Miter saws are very versatile tools and every carpenter should have one. They are able to make angled cuts by pulling the circular blade down onto a piece of wood or molding with a short, precise plunge. Some people think that these kinds of saws are very varied and complex, but there are basically only three types. The type of miter saw you need depends on what type of your woodworking you will be doing. They were first available to the public in the 1960’s. They were predicted to be perfect tools for carpenters, and definately were. Compound miter saws weren’t considered fine wood working tools until more and more features were added to them. After more models were developed, the accuracy of the saws got better and better. Then, when the sliding compound miter saw was released, it was hard to find a more useful type of saw.
If you are looking for reviews of the best Compound Miter Saws before you buy, you have come to the right place. We have tested the latest miter saws and can give you up to date information on which ones are fit for the job, and which ones to avoid. We can also offer advice on how to get the best out of your miter saw, that will save you time and money.
A Standard or Basic Miter Saw is the least versatile of the three variations, but will still do a great job if you do not require bevel or compound cuts.
Before the compound miter saw existed, you used to have use radial arm saws or table saws to trim boards to the right length. Many carpenters even had to use a hand saw. The chop saw eventually replaced these. It also led to working much faster with higher accuracy. To make it even better, the chop saw was cheaper than both the radial arm saw and table saw. Surprisingly, after fourty years, the modern compound miter saw is quite similar to the original model. You’ll start to see this in the compound miter saw reviews. There are now many more features, but the basic cutting motion of the miter saw is still the same. Today you’ll see lasers, dust collection, bevel swings, and a variety of miter angles depending on the model of saw.
The Compound is much easier to use than the standard miter saw as you can position your workpiece flat for cutting, and it can adjust simultaneously for both bevel and miter cuts. It is suitable for jobs that require cutting of stock that is not very wide or tall, like a picture frame or door or window trim.
The Sliding Miter Saw is the best miter saw for crown molding available. Its motor and blade assembly is mounted on an extendable arm that accommodates wider and longer stock. It works like a basic fixed-head model for smaller workpieces. Some models can only have the blade pivoting in one direction, but the dual sliding compound miter saw enables the blade to tilt to the left or right.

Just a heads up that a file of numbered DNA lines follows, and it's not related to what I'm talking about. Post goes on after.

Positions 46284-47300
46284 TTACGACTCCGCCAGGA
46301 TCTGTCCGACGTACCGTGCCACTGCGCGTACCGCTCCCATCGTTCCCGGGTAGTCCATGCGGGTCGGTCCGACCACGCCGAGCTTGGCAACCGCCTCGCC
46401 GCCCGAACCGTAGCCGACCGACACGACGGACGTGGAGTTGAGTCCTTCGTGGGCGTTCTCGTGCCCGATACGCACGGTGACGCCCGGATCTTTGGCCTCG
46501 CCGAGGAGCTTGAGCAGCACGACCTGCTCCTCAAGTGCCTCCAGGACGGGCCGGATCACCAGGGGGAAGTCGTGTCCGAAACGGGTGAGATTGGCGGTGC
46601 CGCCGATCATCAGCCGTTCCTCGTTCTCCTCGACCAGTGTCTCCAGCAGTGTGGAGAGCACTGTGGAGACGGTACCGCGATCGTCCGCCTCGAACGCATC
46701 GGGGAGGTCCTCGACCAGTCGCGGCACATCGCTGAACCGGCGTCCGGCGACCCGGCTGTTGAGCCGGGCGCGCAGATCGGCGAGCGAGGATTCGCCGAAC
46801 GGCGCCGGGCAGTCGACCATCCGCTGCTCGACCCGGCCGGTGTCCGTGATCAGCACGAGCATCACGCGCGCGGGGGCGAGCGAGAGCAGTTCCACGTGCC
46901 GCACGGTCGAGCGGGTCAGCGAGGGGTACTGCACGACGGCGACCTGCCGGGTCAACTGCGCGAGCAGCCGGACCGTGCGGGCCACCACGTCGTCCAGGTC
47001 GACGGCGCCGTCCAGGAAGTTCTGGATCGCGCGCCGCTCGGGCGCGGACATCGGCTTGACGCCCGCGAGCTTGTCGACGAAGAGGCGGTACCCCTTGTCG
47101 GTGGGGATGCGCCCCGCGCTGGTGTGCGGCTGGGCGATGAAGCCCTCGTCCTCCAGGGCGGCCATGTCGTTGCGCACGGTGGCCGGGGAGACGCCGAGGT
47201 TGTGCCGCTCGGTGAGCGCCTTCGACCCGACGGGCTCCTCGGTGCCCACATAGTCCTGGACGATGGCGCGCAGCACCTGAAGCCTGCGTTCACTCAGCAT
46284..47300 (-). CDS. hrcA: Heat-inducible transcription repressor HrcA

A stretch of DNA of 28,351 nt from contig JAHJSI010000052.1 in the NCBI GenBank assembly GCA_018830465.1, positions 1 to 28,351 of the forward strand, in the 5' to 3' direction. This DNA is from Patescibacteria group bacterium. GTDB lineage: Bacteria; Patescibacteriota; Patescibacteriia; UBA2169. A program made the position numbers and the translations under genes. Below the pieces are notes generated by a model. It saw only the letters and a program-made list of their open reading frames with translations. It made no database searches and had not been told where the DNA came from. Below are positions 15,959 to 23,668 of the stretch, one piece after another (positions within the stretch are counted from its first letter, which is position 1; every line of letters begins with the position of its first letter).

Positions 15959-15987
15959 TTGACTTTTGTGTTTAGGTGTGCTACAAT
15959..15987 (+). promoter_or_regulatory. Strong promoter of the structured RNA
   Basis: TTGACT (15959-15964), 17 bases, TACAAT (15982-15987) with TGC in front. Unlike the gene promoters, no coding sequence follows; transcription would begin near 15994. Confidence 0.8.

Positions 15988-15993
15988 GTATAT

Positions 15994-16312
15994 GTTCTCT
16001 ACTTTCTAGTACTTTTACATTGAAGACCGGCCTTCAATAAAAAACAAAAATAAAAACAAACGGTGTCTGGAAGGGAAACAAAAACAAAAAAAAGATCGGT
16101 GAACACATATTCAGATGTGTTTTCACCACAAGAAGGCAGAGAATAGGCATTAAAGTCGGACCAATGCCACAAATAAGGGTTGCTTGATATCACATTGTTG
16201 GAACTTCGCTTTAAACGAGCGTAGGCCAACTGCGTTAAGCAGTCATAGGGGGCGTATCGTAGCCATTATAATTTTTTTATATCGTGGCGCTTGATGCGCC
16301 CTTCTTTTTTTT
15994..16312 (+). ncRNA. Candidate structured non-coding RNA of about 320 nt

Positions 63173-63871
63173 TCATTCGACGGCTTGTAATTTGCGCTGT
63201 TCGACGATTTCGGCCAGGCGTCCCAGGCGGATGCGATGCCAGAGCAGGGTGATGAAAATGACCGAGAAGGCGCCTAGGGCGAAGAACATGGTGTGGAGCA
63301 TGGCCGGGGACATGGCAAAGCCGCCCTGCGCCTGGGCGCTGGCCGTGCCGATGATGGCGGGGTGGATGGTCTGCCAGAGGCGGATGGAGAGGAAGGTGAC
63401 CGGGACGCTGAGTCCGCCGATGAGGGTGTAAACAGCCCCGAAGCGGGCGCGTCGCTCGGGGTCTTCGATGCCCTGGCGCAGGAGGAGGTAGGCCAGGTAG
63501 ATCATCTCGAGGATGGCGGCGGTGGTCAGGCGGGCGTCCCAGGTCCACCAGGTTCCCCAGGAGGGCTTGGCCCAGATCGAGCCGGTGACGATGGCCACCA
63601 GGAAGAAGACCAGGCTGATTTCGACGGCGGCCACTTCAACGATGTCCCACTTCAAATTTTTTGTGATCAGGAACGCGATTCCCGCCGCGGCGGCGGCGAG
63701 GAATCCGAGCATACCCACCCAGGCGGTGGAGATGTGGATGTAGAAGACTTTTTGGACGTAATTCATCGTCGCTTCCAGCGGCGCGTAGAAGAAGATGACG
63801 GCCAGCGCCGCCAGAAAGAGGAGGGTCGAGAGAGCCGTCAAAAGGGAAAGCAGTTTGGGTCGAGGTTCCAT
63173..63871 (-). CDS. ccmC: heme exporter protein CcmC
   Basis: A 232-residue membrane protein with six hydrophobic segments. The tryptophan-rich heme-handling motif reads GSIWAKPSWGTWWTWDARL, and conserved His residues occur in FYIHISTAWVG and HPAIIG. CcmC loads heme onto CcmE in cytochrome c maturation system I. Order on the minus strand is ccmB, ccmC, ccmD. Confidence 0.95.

Though models of will vary from brand to brand and within different designs, there are some more commonly found features that should help you when choosing the best model for your workshop.
So what is the difference between a Standard Miter Saw and a Compound Miter Saw?
A power miter saw has a hinged frame that lets you make repetitive and precise vertical cuts, either straight down or at an angle in small boards, timber or molding. The main advantage is that repetition needed in your woodwork is a piece of cake, because the power miter saw saves a whole lot of time. Compound miter saws not only cut at an angle, but also let you position the blade to the side, which basically gives you two angled cuts simultaneously. This feature makes this an excellent tool for cutting moldings, especially crown moldings.
When using a standard saw, a crown molding would need to be placed on the saw table or stand upside down at the exact angle that it is going to be installed at before an angle cut can be made. This is not very practical and it has the added disadvantage of tall crown molding not fitting underneath the blade on a standard miter saw. Even if it did fit, the raised guide along the back of the saw’s frame will often be too short for the molding to lean against it. This means you will need to make your own custom support to lean the molding against. Again, not very practical, as the reason you bought the miter saw in the first place was to save time, not increase your workload. However, it is a possible solution if you have enough patience and diligence.
The compound miter saw makes these problems history. The blade’s angle can be set enabling you to make the compound cut by having the molding lying flat on the base of the saw. This makes the whole operation much easier and a lot more accurate. Wood Magazine at woodmagazine.com, has very helpful software that lets you work out the compound miter angle for items with up to 50 sides. Very few jobs will require you to need anything with quite that many sides and angles, but it’s nice to know that the facility is there if you need it!
There are two different types of Compound Miter Saw; the regular Compound Miter Saw and the Sliding Compound Miter Saw (also known as the Sliding Miter Saw or Slide Miter Saw).
The sliding compound miter saw does not only hinge to make the cut, but also hinges as well as slides or just slides on its own. The main advantage of the sliding miter saw is that much wider and thicker boards can be cut using it. This is the obvious choice for the professional, because it is extremely accurate in cutting angles on most popular sizes of lumber, boards and moldings. You will generally pay more for a compound miter saw than you would a standard miter saw, and more still for a slide compound miter saw. But if you are planning to do a lot of moldings or are prepared to pay a little more for the best tool for the job, it will definitely be worth investing in a compound miter saw or a sliding compound miter saw.
I hope this sheds a bit more light for you on what type of miter saw to go after. Check out our favorite compound miter saws on this site and find out about more great features.